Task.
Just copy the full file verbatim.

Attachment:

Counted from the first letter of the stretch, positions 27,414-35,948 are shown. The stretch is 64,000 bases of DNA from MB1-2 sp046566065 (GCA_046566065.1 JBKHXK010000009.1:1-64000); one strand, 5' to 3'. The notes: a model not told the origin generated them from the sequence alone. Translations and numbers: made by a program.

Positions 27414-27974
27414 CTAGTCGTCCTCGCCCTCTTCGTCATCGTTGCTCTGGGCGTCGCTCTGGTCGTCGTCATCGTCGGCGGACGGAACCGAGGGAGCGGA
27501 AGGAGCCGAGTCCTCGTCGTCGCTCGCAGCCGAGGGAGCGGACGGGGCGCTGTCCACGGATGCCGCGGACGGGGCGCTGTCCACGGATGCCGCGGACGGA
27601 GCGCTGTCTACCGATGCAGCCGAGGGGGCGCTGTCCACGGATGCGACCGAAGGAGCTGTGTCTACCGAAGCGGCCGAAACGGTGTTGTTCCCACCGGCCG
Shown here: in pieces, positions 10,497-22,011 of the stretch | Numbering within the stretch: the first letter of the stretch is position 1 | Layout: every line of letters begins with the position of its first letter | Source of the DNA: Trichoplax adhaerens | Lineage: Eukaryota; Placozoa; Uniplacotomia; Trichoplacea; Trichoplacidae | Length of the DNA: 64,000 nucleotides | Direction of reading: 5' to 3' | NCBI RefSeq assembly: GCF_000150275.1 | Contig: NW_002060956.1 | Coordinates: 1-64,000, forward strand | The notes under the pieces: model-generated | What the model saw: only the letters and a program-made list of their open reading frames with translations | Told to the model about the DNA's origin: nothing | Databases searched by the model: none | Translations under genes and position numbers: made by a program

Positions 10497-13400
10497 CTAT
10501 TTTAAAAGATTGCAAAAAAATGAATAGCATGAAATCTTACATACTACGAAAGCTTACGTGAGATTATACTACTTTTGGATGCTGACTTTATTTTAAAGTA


Counted from the first letter of the stretch, positions 27,414-35,948 are shown. The stretch is 64,000 bases of DNA from MB1-2 sp046566065 (GCA_046566065.1 JBKHXK010000009.1:1-64000); one strand, 5' to 3'. The notes: a model not told the origin generated them from the sequence alone. Translations and numbers: made by a program.

Positions 27414-27974
27414 CTAGTCGTCCTCGCCCTCTTCGTCATCGTTGCTCTGGGCGTCGCTCTGGTCGTCGTCATCGTCGGCGGACGGAACCGAGGGAGCGGA
27501 AGGAGCCGAGTCCTCGTCGTCGCTCGCAGCCGAGGGAGCGGACGGGGCGCTGTCCACGGATGCCGCGGACGGGGCGCTGTCCACGGATGCCGCGGACGGA
27601 GCGCTGTCTACCGATGCAGCCGAGGGGGCGCTGTCCACGGATGCGACCGAAGGAGCTGTGTCTACCGAAGCGGCCGAAACGGTGTTGTTCCCACCGGCCG
Shown here: in pieces, positions 10,497-22,011 of the stretch | Numbering within the stretch: the first letter of the stretch is position 1 | Layout: every line of letters begins with the position of its first letter | Source of the DNA: Trichoplax adhaerens | Lineage: Eukaryota; Placozoa; Uniplacotomia; Trichoplacea; Trichoplacidae | Length of the DNA: 64,000 nucleotides | Direction of reading: 5' to 3' | NCBI RefSeq assembly: GCF_000150275.1 | Contig: NW_002060956.1 | Coordinates: 1-64,000, forward strand | The notes under the pieces: model-generated | What the model saw: only the letters and a program-made list of their open reading frames with translations | Told to the model about the DNA's origin: nothing | Databases searched by the model: none | Translations under genes and position numbers: made by a program

Positions 10497-13400
10497 CTAT
10501 TTTAAAAGATTGCAAAAAAATGAATAGCATGAAATCTTACATACTACGAAAGCTTACGTGAGATTATACTACTTTTGGATGCTGACTTTATTTTAAAGTA